“We strive to keep any semblance of sanity and balance,” laughed Vassar’s Associate Vice President of Corporate, Foundation and Government Relations Gary F. Hohenberger, heaping files atop his desk suggesting he may have only been partly joking. “But when there’s a scramble because of any federal reward, it affects the quality of attention and amount of time we have.”
Because Hohenberger acts as a primary point of contact guiding faculty through grant applications for research programs, his life at the Grants Office had been disrupted by the historically long government shutdown. Spanning from Dec. 22, 2018 until Jan. 25, 2019 and rendering nearly 800,000 federal workers furloughed or forced to work without pay for 35 days, the partial shutdown left countless professionals seeking research funding from federal agencies, particularly those in higher education institutions, grappling in the dark with uncertainty and delay (NYT, “Government Shutdown Timeline: See How the Effects Are Piling Up,” 01.28.2019). At Vassar, professors applying for federal grants from closed agencies were uncertain how to proceed—whether to wait for their agency to reopen or blindly continue working on their applications. A number of these professors, unable to get in touch with federal program staff who would under normal circumstances counsel them through the nuances of their individual program applications, sought Hohenberger for advice, leaving the Grants Office scrambling for information and time as it attempted to address a number of concerns. “It’s been fairly frantic not only for those reasons, but because it creates just general unease, which then affects all the other work we do,” Hohenberger added.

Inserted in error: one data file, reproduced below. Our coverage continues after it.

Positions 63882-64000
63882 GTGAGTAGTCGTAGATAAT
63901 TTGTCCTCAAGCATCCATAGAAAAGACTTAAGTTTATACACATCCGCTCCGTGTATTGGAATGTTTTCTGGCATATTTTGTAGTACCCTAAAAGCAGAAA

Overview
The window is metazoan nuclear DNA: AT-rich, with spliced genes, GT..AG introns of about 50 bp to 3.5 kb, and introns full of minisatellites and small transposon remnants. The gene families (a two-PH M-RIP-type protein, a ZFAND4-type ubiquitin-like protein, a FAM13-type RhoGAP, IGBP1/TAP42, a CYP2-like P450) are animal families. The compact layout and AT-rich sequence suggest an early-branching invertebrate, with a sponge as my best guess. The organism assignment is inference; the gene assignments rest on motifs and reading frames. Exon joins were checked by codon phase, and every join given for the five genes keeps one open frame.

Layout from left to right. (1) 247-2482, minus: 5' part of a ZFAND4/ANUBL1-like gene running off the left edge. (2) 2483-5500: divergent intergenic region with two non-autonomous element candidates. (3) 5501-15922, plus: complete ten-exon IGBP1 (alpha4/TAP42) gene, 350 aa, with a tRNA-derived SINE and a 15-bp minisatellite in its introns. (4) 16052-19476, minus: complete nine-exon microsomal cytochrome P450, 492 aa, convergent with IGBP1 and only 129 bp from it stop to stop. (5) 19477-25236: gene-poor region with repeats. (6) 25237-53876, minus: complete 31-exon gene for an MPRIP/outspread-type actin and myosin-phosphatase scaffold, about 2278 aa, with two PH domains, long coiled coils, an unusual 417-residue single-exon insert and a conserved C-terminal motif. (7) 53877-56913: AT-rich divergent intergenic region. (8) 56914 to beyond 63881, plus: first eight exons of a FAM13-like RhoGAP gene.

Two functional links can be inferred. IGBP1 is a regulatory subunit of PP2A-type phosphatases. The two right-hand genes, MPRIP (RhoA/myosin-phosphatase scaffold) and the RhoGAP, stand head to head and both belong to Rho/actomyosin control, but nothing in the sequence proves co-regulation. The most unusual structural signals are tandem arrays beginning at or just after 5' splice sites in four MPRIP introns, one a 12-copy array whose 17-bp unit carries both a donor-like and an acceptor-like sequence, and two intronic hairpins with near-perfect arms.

Since Vassar has a modest approximately 110 active grants, about a fifth of them federal, the College was not financially pressed to the same degree as larger institutions, which are more dependent on federal research funding. Additionally, many Vassar professors had already secured research funds for 2019. Nevertheless, professors seeking grant funding from The National Science Foundation (NSF), the source of the majority of Vassar’s government-awarded grants, were burdened by lack of ability to communicate with agents, postponed deadlines and general ambivalence. When the shutdown commenced, Professor of Biology and Cognitive Science on the John Guy Vassar Chair and Cognitive Science Department Chair John H. Long, Jr. was beginning an NSF grant proposal for a project on shark behavior, with collaborators from Florida Atlantic University, Colby College and the Steinhart Aquarium. He had organized a meeting with two program officers in early January, in which he planned to discuss a pre-proposal in order to pinpoint which NSF division would merge a computer scientist, biologist and aquarium director’s research. However, neither program officer showed to their conference with Long because they were furloughed. “It mean[t] more time between now and us getting the money to actually do the work,” Long summarized. He and his collaborators, uncertain about which program to submit their proposal, were left with lingering questions and delay.